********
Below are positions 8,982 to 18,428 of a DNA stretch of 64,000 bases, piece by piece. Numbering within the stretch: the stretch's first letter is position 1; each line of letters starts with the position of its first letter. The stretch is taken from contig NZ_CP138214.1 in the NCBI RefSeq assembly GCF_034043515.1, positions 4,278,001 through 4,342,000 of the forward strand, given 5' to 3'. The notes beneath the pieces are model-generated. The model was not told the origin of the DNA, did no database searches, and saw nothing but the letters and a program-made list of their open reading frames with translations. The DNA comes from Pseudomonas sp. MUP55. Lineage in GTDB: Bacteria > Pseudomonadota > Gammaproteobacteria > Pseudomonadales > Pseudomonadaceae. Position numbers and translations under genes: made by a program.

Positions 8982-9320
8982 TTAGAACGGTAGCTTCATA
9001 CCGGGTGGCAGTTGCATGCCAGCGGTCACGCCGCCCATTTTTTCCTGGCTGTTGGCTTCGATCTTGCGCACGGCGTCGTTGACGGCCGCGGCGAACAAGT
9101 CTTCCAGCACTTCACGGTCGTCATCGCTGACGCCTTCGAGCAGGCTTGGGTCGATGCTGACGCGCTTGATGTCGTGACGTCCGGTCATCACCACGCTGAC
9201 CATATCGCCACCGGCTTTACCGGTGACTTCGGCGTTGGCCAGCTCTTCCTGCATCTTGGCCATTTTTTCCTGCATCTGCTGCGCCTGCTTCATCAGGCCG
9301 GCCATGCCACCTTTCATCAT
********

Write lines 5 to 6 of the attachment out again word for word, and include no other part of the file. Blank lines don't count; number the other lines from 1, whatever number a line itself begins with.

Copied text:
9101 CTTCCAGCACTTCACGGTCGTCATCGCTGACGCCTTCGAGCAGGCTTGGGTCGATGCTGACGCGCTTGATGTCGTGACGTCCGGTCATCACCACGCTGAC
9201 CATATCGCCACCGGCTTTACCGGTGACTTCGGCGTTGGCCAGCTCTTCCTGCATCTTGGCCATTTTTTCCTGCATCTGCTGCGCCTGCTTCATCAGGCCG